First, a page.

Chilled Red is the New Rosé
Ah, summer. Hot days followed by warm evenings of eating al fresco and listening to the sounds of your neighborhood doing the same. All that's missing is a big glass of cold red wine!
*record scratch* Whaaaat?
I know this sounds a little crazy. Chilled red? I must really like wines with harsh tannins and lackluster fruit, right? I had similar thoughts when I first heard of serving red wines this way, but once I researched it a little, it totally makes sense. It's not all reds - when full-bodied and tannic red wines are served at a temperature below 59 degrees, the tannins become very astringent and the fruit flavors are muted, at least until the wine warms up naturally. So, you definitely don't want to throw your Cabernet Sauvignon in the fridge or you will be sorely disappointed. Instead, stick to reds that are lighter bodied with mild tannins.
I really do enjoy a good rosé, but I want to shake things up a little this summer, so I'm excited to dive into something that's been right under my nose this whole time. I've selected a few wines to try chilled because why
drink write about one when you can drink write about three? The ideal temperature for a chilled red wine is 55 degrees, so I put these bottles in the white wine section of my wine fridge. If you don't have a wine fridge at home, you can certainly stick a bottle in your kitchen refrigerator for about 30 minutes before opening.
I'll start with Valpolicella, which is a wine from Northeast Italy. It's made with a blend of three grapes: Corvina, Rondinella, and Molinara and it's a light bodied wine with fresh fruity flavors and mild tannins. Pretty much a textbook example of a red wine to serve chilled. I chose La Formica Valpolicella 2015 and it showed fresh red berry notes of strawberry, black cherry, and raspberry. It had an herby quality to it as well with notes of eucalyptus and mint. The tannins and body hovered right around the medium level and it had lots of acidity. It will pair great with salty meats and chicken. As it warmed in my glass I realized that I greatly preferred this wine when it was cooler. There's something to this chilled red thing. I get it and I dig it!
Next on the docket is a Beaujolais, which is right next to the Burgundy region of France and is sometimes considered an extension of it. Wines from this region are made with the Gamay grape which produces wines with lots of bright red berry flavors that are light in body and tannins. The vinification technique (carbonic maceration if you're nasty) for some Beaujolais makes them even fruitier and lighter in tannins, so a wine from this region is another classic example of a red wine that will shine at lower temperatures. When I'm buying Beaujolais, I like to look for one of the crus, which are villages that have a distinct character within the region. My personal favorites are Moulin-à-Vent and Morgon. They err more toward full bodied compared to the other crus, but I took a risk and grabbed a bottle of Jean-Marc Burgaud Morgon Côte du Py 2015 for this post. It actually ended up being the most tannic of the three wines that I tried and probably a little too full bodied if I'm being honest. Despite the body and tannins, the fresh berry flavors of strawberry, raspberry, and blueberry were highlighted by the cool blast. The wine had nice cinnamon and nutmeg notes as well and was really delicious. As far as food, this is your steak wine!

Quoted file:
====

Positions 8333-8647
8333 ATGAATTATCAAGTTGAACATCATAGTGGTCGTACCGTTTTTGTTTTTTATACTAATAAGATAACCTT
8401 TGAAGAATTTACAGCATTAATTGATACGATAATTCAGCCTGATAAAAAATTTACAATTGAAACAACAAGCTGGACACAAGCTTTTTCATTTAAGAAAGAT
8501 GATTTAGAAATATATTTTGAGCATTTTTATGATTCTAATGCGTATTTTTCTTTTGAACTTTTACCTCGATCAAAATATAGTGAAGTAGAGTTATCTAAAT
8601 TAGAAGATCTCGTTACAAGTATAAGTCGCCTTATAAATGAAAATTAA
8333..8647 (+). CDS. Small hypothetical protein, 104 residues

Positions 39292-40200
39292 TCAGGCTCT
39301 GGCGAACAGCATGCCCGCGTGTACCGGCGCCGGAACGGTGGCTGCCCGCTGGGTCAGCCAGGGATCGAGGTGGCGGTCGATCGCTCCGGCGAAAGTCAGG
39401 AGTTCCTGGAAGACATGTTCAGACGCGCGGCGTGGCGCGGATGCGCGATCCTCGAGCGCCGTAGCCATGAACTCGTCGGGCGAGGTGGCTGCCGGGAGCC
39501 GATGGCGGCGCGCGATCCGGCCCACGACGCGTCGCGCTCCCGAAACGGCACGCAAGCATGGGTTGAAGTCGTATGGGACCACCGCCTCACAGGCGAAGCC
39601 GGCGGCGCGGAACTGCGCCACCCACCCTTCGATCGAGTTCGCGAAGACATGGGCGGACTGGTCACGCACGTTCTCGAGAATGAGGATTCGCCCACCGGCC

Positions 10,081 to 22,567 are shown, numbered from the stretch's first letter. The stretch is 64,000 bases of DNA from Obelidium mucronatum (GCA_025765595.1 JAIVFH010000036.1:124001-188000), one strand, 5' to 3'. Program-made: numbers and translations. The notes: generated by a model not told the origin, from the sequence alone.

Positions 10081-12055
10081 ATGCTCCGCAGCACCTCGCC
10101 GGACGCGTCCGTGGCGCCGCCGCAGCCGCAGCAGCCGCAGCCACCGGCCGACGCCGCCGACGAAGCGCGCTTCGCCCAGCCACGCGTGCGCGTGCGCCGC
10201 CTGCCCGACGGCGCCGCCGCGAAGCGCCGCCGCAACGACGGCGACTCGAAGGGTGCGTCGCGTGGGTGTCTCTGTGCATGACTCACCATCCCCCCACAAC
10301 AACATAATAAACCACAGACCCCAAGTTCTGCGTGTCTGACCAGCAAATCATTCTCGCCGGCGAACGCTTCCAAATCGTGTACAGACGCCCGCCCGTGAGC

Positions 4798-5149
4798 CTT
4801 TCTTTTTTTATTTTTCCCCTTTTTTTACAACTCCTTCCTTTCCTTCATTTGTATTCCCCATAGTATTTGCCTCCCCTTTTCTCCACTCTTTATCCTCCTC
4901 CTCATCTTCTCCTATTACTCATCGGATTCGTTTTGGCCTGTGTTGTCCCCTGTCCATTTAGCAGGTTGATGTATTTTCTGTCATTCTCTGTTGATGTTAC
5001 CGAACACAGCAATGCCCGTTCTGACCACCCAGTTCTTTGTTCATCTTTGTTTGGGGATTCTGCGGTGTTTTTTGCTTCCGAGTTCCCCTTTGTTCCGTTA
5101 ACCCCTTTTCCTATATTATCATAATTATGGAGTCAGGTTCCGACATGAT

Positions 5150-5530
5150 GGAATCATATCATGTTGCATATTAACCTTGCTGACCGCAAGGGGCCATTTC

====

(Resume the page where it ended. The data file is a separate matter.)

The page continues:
This last wine was my favorite of the three and the one that surprised me the most. It's a La Varenne Chinon Tradition 2012, which is a wine from the Loire Valley of France and it's made with 100% Cabernet Franc. This grape produces fragrant wines that are light in body and tannin compared to its Bordeaux counterpart: Cabernet Sauvignon. Chilling this wine was an absolute game changer because it showed brilliantly once it was cool. It had ample dark fruits: black cherry, plum, and blackberry, balanced with anise and tobacco, all nicely complemented by a fantastic smokiness. The wine had soft tannins, a high acidity, and a medium body. This will pair great with smoked pork and meats that are slathered in bbq sauce. I'm totally smitten with this wine and will be getting this again, year-round!
This was a humbling experience because I truly feel like an amateur; I don't know why it took me this long to actually try the recommended serving temperatures for reds. I'm sure I memorized it while studying for the WSET exam, but it must have evaporated from my mind once I put the pencil down a couple years ago! Anyhow, you have to pick up a bottle (or three) and try this for yourself. I have a feeling that you'll be reaching for a red instead of a rosé this summer!